Having endured a slump for most of the year, Lloyds’s share price has been on the upswing as 2022 draws to a close. Helping sentiment has been analysts at RBC upping their target price on the stock. And in an effort to retain its top customers, Lloyds is planning to introduce a hyper-personalised service. However, as a bellwether of the UK economy, LLoyds’ stock is still vulnerable to lingering recession fears.
Lloyds’ share price [LLOY.L] has had a strong end to 2022. Having experienced a slump for most of the year, Lloyds stock has managed to bounce back 7.1% since 1 November, to close Friday 16 November at 45.18p.
Among the optimists are RBC. In a November research note, analysts at the Canadian bank upped their target on the stock to 57p from 44p -- a 26% upside on Friday’s close. According to the analysts, Lloyds will benefit from better cost control and asset quality compared with its competitors. They also noted that Lloyds is “attractive” on a number of valuation metrics.
But not everyone’s so bullish on the bank. Analysts at JP Morgan Cazenove downgraded Lloyds to ‘neutral’ from ‘overweight’ in a December note, striking a cautious note on the European banking sector as the global economy slows.
Wealthy customers in Lloyds’ sights
Lloyds hopes to boost returns by offering improved services to its wealthier clients, according to an internal presentation seen by the Financial Times.
Under the plans, Lloyds’ top customers would have calls put through to more experienced team members and get better compensation for complaints. The next customer level down would enjoy shorter call waiting times, flexibility on borrowing decisions and same-day branch appointments. Those at the bottom would receive standard services and be encouraged to self-serve online.
Offering a more personal service could help cross-sell other Lloyds products and make customers think twice before shopping around for loans or mortgages. Lloyds told the paper that it was hoping to “deepen relationships with existing customers and develop a mass affluent offering”.
The bank wouldn’t be alone in offering a tiered service. HSBC, for example, has a Premier account for its higher earning customers.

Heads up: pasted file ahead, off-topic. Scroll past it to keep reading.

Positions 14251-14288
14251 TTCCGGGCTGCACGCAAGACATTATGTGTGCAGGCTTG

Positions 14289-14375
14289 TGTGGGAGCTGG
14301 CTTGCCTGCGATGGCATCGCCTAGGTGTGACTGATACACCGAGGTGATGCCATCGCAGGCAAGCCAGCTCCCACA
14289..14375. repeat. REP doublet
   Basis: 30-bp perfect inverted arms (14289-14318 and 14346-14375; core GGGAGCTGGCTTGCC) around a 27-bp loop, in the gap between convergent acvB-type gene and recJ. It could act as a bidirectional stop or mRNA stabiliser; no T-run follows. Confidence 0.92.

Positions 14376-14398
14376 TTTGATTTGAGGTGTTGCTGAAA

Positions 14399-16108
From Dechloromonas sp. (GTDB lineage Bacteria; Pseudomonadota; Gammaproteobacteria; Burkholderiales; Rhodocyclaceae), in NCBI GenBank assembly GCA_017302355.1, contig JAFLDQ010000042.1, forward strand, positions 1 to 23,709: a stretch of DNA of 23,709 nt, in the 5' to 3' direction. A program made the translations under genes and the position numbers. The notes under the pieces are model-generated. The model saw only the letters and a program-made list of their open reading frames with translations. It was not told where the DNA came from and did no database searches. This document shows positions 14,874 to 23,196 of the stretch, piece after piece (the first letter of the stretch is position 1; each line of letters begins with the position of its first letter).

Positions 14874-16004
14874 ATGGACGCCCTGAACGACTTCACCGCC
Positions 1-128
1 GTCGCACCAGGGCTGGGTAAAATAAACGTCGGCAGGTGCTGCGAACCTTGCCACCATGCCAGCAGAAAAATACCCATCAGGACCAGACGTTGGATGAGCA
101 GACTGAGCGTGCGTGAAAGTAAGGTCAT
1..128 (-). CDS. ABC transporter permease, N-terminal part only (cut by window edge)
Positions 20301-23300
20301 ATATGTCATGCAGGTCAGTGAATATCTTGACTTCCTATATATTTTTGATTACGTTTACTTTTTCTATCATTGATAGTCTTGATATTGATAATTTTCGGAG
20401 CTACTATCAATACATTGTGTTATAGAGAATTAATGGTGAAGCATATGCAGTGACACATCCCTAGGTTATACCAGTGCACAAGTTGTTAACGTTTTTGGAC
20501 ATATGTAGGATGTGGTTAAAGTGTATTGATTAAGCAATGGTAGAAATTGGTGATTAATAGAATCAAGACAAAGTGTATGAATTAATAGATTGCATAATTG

The plans reflect a strategic shift to diversify its offering after years of mono-focus on traditional banking services. Affluent customers with income or wealth above £75,000 would be able to use self-managed investment services. The bank is also looking to expand its insurance offering. Having a diversified revenue stream could insulate the bank against any downturn in the UK economy, such as a slump in the housing market.
Lloyds’ share price surges in November
Lloyds’ share price surged mid-November. One reason was the surcharge on bank profits being cut to 3%, down from 8%. There had been speculation that the UK government would target banks to raise money.
Another major tailwind for Lloyds this year has been hIgher interest rates after years of ultra-low rates. Last week, The Bank of England raised interest rates to 3.5%, while in November the central bank predicted that rates could hit 5.2% in the fourth quarter of 2023, before receding. Lloyds’s stock is also arguably cheap, carrying a forward price-to-earnings ratio of 6.15.
For income seekers, Lloyds has steadily been increasing payouts, having paused dividends during the pandemic. The final payout in 2021 was 1.33 pence per share, well up from the 0.57p paid out in 2020, while the interim 2022 payout was 0.80p, up from 0.67p the previous year.
Despite interest-rate hikes and increased revenues, the pessimistic outlook for the UK economy has seen Lloyds’ share price range-bound between 40p and 50p since the start of April. Throw in the cost-of-living crisis, which could hurt mortgage sales, and it's clear that Lloyds isn’t out of the woods just yet.
To break through the 50p level -- and escape the drag of recessionary pressures -- Lloyds will need to deliver on its strategic ambitions. Investors picking up shares on the cheap may have to wait to see a return on their investment.
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